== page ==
"Flamewars are great for hits." Sure, we all know that, but how are they for your blog, your reputation, and your peace of mind? What happens when you find yourself in a war you never wanted to fight? Is being controversial for the sake of controversy worth it? How can you turn what appears to be an unwinnable situation into real dialogue? On the other hand, how can you have an impact if you're afraid to make waves?
Our panel features perspectives from all main points on the controversy continuum.
Kazia Mullin (http://kitchentablemarketing.ca/
) writes: I started my first blog in 2007, mostly for my own amusement. Even though that first blog never got more than a few visitors beyond my friends and family, I was hooked and have been writing for myself or other's blogs ever since. I'm now the Director of Strategies for a Kelowna based digital communications firm and proprietor at Kitchen Table Marketing, a blog about digital marketing. You could say blogs and social media have become a huge part of my life, but I still manage to get outside every now and again.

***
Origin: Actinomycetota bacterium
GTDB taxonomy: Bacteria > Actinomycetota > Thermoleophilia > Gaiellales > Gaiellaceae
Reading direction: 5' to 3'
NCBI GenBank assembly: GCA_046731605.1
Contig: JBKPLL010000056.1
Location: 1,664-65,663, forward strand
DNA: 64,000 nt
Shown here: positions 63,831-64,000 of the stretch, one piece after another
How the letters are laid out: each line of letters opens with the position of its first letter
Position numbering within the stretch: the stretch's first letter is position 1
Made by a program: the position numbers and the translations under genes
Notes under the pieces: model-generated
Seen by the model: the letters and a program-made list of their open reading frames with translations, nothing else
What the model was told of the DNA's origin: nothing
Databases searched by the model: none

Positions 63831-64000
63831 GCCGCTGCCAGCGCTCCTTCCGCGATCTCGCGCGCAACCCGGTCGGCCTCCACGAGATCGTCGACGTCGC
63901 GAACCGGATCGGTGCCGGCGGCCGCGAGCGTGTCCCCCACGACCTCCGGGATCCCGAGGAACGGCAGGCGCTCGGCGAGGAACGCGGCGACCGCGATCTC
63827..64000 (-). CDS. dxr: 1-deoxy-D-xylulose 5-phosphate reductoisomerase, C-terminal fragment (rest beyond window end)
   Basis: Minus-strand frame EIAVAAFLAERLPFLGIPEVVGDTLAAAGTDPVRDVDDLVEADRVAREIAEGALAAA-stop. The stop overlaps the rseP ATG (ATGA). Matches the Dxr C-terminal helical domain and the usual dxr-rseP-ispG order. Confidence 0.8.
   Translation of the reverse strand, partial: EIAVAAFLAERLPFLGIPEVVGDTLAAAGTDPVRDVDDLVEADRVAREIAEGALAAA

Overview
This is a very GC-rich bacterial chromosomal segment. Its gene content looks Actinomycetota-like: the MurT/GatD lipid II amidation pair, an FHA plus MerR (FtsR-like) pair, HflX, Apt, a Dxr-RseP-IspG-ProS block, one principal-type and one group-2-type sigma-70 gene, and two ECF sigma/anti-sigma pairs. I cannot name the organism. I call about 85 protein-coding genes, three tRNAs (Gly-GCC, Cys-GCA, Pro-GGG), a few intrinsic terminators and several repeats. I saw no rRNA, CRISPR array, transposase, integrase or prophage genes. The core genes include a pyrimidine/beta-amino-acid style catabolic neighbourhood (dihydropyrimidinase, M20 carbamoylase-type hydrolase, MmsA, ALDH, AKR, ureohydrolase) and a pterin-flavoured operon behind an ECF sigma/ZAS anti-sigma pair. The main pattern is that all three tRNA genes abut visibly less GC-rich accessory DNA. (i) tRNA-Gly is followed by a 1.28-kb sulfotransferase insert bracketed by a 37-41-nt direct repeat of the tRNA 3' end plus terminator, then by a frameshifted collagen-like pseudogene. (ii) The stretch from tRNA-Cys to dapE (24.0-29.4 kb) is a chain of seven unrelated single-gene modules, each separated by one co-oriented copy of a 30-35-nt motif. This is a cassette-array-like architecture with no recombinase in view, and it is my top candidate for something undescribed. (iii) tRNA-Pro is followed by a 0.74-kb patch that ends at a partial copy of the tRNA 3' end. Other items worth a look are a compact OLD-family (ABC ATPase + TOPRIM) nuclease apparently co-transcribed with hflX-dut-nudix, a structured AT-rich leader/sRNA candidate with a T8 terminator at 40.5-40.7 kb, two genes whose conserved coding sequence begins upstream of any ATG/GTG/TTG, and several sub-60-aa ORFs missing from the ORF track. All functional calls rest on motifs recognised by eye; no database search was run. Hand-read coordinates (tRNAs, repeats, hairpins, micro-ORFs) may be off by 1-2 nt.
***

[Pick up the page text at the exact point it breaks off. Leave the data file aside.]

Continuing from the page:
(photo by Robert Shaer) Lorraine “raincoaster” Murphy (http://www.raincoastermedia.com) is founder of raincoaster media, specializing in transformative social media training, as well as President Emeritus of Social Media Club of Vancouver, and has been a professional blogger and social media trainer since 2002. She specializes in teaching beginners and those with barriers to internet use, and in social media for social change.
Her flagship blog, raincoaster.com, has been studied as part of the New Media curriculum in three universities, and the comments thread on her Mummified Fairy post has been called “one of the most beautiful things on the internet.” She once got into a flamewar with the nation of Albania, and won. She conducts workshops in the transformative use of social media on Vancouver’s Downtown Eastside, and blogs regularly to many different sites.